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Guest column| Mary Ann Peavler

Guest column: Rape isn't about sex; it's a crime of violence

April is sexual assault awareness month. Throughout the country, survivors and others will come together to speak out against the atrocity of this issue. A very good friend of mine, an adult survivor of childhood sexual abuse, very bravely tried to explain to others during one public speak-out what it felt like to be a survivor of sexual abuse. My friend asked the crowd to imagine their house had been broken into and they were burglarized. She went on to say they may feel extremely nervous and afraid long after the violation and that if they felt too uncomfortable, they might even move from their home.

"Now," she said, "imagine that the violation has been done not to a house you can leave, but to your body, which you cannot leave."

Rape, as defined by the National Crime Victim Survey, is forced sexual intercourse. Forced sexual intercourse means vaginal, oral or anal penetration by the offender(s). This category includes incidents where the penetration is from a foreign object, such as a bottle, according to the Rape Abuse & Incest National Network.

Rape is an assault against a person as a person. Rape is a dehumanizing and demoralizing act against an individual. Rape is about turning an individual into a nonperson, a piece of meat to be used and abused.

Rape is about abusing the power one person has over another, whether the victim is younger, weaker, incapacitated or even in custody. Anyone, young or elderly, rich or poor, male or female, healthy or ill, can be raped.

Rape is not just a women's issue. Some priests have sexually assaulted altar boys. Teachers have abused students. Parents, and sometimes grandparents, rape children.

One of the most authoritative publications on the issue of rape, is Susan Brownmiller's landmark 1975 book, Against Our Will. The book is an extremely comprehensive, in-depth account of rape from a historical, sociological and psychological perspective.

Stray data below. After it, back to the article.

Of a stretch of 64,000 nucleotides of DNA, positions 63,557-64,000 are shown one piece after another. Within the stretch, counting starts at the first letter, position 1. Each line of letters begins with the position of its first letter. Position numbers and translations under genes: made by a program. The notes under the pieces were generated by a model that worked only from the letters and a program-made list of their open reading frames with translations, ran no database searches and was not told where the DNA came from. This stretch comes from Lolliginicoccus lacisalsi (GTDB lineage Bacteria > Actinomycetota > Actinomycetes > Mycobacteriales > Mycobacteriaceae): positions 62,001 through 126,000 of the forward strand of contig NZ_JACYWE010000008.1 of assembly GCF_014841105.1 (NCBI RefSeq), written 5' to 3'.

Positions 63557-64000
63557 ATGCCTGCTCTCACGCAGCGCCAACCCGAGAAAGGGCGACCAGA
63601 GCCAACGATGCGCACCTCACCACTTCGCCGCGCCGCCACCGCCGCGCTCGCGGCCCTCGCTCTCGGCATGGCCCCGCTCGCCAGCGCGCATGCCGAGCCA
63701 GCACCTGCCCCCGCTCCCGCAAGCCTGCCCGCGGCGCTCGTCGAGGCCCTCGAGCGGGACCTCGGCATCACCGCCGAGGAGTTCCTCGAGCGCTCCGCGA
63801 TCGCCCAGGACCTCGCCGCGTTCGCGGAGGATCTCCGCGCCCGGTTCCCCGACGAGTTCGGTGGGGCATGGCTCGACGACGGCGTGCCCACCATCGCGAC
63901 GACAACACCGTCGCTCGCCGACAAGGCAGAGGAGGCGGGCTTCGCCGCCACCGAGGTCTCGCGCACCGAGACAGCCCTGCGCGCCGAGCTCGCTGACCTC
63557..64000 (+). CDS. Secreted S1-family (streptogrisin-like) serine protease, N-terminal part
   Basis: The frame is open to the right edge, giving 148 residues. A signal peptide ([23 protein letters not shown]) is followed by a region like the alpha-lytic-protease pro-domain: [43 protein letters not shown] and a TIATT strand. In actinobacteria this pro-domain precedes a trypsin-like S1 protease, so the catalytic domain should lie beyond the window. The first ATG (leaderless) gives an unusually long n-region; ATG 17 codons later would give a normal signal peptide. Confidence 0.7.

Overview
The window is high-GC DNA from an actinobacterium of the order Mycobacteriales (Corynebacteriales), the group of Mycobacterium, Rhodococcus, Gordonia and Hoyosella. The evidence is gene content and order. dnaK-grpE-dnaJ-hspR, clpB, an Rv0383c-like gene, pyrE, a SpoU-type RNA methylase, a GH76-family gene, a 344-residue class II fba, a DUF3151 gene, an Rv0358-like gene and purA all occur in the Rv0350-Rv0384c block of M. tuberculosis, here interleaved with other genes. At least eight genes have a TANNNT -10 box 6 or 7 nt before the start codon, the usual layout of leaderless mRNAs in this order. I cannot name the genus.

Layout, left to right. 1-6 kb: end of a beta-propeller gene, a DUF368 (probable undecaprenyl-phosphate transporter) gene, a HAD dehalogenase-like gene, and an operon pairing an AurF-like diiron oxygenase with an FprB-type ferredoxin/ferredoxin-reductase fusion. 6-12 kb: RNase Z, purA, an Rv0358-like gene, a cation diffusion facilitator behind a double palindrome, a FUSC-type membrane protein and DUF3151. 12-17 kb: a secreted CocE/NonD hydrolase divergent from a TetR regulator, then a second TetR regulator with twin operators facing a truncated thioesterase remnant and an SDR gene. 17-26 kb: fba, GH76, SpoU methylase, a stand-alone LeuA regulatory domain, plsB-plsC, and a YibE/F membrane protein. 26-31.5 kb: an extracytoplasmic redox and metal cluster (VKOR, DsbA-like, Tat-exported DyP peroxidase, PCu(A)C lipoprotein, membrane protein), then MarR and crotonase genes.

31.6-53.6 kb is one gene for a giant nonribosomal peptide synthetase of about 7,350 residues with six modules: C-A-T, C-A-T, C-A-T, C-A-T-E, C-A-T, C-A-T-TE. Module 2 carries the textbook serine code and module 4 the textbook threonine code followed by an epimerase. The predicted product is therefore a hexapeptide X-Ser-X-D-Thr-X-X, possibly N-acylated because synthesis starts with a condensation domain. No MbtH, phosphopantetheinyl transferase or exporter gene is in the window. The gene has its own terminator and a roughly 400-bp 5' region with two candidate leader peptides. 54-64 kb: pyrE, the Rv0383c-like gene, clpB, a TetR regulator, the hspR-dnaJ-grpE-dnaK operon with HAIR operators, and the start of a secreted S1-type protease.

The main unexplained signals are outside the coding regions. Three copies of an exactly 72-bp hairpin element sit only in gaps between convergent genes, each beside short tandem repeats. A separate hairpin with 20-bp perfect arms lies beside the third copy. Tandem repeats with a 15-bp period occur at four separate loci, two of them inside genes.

Brownmiller recounts one story in her book of two young men being routinely sodomized in a prison setting until one young man lashes out at his tormentor and severely beats him in front of the other prisoners. He not only saved himself from future sexual assaults but has also raised his rank, or position of power, within the confines of the prison.

The young man's friend, believing this show of force has saved them both from future assaults, is astonished to have his friend tell him to meet him in the shower with Vaseline.

It soon became apparent in this institutionalized setting that the only way to prevent future assaults was to hold onto the power the young man had fought for by becoming the perpetrator.

During the twenty-six sessions provided for abusers in a certified BIP Batterer's Intervention Program, three weeks are spent on the subject of sexual abuse and sexual respect. An interesting homework assignment I used during the second week of the class was to ask the participants to make a list of slang terminology for masturbation.

The men usually would grin slyly and appeared to look forward to "sharing'' their homework assignment in the next class. During the second class I, being the only female in the group, silently would print each slang expression on an easel positioned in the center of the room. The slang terms included expressions such as "beat my meat," "shoot my wad," and "choke the chicken."

Then I would underline the violent words from each statement (beat, shoot, choke, etc.) and ask the men if they had learned during their formative years to associate violence with sex.

Each and every time this exercise has been exhibited in a straightforward and non-judgmental manner, the participants agreed that influential sociological symbols during their formative years had provided a twisted and inaccurate rendition of the kind of relationship they wanted to create with their partner.

Rape is not about sex; it is about violence.

Mary Ann Peavler is certified as an advanced level domestic violence advocate. She lives in Spring Hill and can be reached at mpeavler@tampabay.rr.com. Guest columnists write their own views on subjects they choose, and do not necessarily reflect the opinions of this newspaper.

Guest column: Rape isn't about sex; it's a crime of violence 04/21/08 [Last modified: Monday, April 21, 2008 4:24pm]

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